Monday, March 8, 2010

Celebrating 100 Years of International Women's Day

Even if you didn't watch the 82nd Annual Academy Awards show last night, you have probably already heard that Kathryn Bigelow made movie history last night by being the first woman to receive the Oscar for Best Directing for her direction of the movie "Hurt Locker."   

This was an exciting win for emergency managers because the movie focused on an Exposive Ordinance Disposal Squad in Iraq who are incredible emergency responders.  This movie provided some incredible insight into those who willingly put their lives on the line daily for our freedom.

Beyond the excitement of seeing an emergency response movie win top honors was also the historical gender moment in Ms. Bigelow's win.  And since March 8th marks the 100th Anniversary International Woman's Day, it is fitting to remember other top women in the field of emergency services who have made their mark on our history. 

Of the nearly 300 women who have been recognized and honored for National Women's History Week as recorded by the National Women's History Project, the following 6 women were recognized for accomplished careers in emergency services or had significant contributions to enhancing safety:

Clara Barton (1821- 1912), Nurse, American Red Cross Founder
Barton began her humanitarian work in the Civil War when she collected and delivered supplies and nursed wounded Union soldiers. She was called the “Angel of the Battlefield.” In 1869, she learned about the work of the International Red Cross, founded in 1863 in Geneva. Barton helped convince the United States to sign the Geneva treaty in 1882, and in 1893, she became president of the American Red Cross. For 22 years, Barton led its disaster relief work.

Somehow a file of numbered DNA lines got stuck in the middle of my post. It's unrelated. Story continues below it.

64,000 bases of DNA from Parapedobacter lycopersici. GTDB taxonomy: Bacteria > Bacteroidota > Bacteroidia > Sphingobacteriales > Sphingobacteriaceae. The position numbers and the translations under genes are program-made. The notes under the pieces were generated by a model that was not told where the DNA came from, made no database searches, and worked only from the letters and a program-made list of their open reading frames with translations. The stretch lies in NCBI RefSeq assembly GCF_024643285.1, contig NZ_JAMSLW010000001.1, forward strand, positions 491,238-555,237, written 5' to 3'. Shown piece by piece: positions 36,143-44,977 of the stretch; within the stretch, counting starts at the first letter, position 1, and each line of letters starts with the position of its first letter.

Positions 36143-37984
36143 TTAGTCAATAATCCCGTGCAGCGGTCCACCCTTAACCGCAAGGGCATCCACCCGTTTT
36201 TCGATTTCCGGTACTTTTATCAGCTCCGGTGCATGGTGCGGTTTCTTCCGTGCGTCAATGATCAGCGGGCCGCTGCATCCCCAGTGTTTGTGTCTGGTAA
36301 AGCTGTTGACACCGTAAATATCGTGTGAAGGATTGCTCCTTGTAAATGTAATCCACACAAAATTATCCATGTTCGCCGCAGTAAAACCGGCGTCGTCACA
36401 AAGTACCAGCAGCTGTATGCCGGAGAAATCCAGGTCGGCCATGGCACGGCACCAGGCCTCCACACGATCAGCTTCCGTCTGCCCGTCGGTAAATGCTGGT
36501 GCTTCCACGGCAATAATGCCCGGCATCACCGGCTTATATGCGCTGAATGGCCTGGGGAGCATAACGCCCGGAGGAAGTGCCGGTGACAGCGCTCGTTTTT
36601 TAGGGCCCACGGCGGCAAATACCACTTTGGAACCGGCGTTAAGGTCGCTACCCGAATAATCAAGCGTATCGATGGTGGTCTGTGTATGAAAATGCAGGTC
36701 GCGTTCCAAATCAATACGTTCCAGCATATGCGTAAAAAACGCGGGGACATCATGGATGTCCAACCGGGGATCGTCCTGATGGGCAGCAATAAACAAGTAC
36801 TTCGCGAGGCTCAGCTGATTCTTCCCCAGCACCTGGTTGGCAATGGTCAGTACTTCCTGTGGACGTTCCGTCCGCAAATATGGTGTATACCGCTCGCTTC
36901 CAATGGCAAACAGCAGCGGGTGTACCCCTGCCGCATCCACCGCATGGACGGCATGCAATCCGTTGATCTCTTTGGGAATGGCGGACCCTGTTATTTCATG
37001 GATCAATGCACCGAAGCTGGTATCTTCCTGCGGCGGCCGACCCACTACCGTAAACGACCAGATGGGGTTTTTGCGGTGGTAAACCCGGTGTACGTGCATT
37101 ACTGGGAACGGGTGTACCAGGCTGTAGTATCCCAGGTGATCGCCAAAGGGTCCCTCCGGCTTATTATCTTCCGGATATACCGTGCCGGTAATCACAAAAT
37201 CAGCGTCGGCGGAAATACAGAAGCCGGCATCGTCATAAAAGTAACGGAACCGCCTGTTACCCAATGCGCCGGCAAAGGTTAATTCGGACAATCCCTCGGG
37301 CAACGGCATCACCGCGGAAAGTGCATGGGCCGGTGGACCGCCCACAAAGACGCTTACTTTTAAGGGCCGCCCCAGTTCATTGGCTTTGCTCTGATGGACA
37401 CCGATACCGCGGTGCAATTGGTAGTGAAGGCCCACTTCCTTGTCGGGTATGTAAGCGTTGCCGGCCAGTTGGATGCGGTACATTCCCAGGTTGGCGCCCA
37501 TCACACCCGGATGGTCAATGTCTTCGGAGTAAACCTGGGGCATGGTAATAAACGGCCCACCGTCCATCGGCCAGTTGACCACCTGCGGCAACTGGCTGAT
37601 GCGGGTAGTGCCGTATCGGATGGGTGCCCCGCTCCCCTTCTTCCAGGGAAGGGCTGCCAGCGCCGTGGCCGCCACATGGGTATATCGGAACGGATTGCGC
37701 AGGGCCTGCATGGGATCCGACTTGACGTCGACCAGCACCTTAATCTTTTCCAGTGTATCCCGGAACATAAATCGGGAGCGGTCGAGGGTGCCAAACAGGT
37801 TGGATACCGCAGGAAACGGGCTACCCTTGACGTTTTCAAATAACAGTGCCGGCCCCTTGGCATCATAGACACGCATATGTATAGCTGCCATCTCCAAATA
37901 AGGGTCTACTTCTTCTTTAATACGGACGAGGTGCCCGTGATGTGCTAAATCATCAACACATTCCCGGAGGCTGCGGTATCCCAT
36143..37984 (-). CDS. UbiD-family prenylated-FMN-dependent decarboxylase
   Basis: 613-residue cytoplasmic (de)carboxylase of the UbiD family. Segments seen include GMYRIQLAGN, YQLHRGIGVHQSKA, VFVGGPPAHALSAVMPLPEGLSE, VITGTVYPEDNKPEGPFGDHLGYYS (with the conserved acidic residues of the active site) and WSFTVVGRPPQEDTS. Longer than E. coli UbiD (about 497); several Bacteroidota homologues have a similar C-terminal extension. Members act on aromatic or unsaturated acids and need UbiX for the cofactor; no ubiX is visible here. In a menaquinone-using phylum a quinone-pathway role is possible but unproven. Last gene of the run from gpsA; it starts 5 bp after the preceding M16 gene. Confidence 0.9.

Elizabeth Blackwell (1821-1910), Doctor
Blackwell became the first woman doctor when she graduated from Geneva Medical School in 1849. Blackwell and two other women doctors opened the New York Infirmary for Women and Children in 1857. During the Civil War, she assisted in selecting and training nurses. She and her sister opened the Women's Medical College in New York in 1868. Returning to her native England, she was a professor of gynecology at the London School of Medicine for Children.

Sylvia Alice Earle (b. 1935),  
Oceanographer and Environmentalist
Earle was the first woman chief scientist of the National Oceanic and Atmospheric Administration. She led the investigations of the impact of the burning of Kuwait’s oil fields and the devastation caused by the Exxon Vladez in Prince William Sound in Alaska. With a group of other women scientists she lived underwater for 2 weeks to study marine environment and the effects of isolation on humans.

Rebecca S. Halstead (b. 1959), Commanding General, 3rd Corps Support Command, Germany
Halstead entered the United States Military Academy in 1977. She was one of 104 women to enter in the second class that included women, which was made possible in 1975, when President Gerald Ford signed into legislation the opening for women applicants at all service academies.

Shirley Jackson (b. 1946), Physicist
Jackson was the first black woman to receive a Ph.D. from MIT in 1973. In 1991, she became a professor of physics at Rutgers University. President Clinton named her chair of the US Nuclear Regulatory Commission in 1995, where she helped set up the International Nuclear Regulators Association in 1997 to provide assistance to other nations on matters of nuclear safety. In 1999, she became president of the Rensselaer Polytechnic Institute.

Wilma Vaught (b. 1930), Retired Brigadier General
One of the most-decorated military women in U.S. history and the Air Force’s first female general, after retiring in 1980, General Vaught was the driving force behind the building and dedication of the Women in Military Service for America Memorial in Washington, DC. She served on the Committee on Women in the Armed Forces in NATO, 1984-85. Vaught was also a member of the International Women’s Forum.

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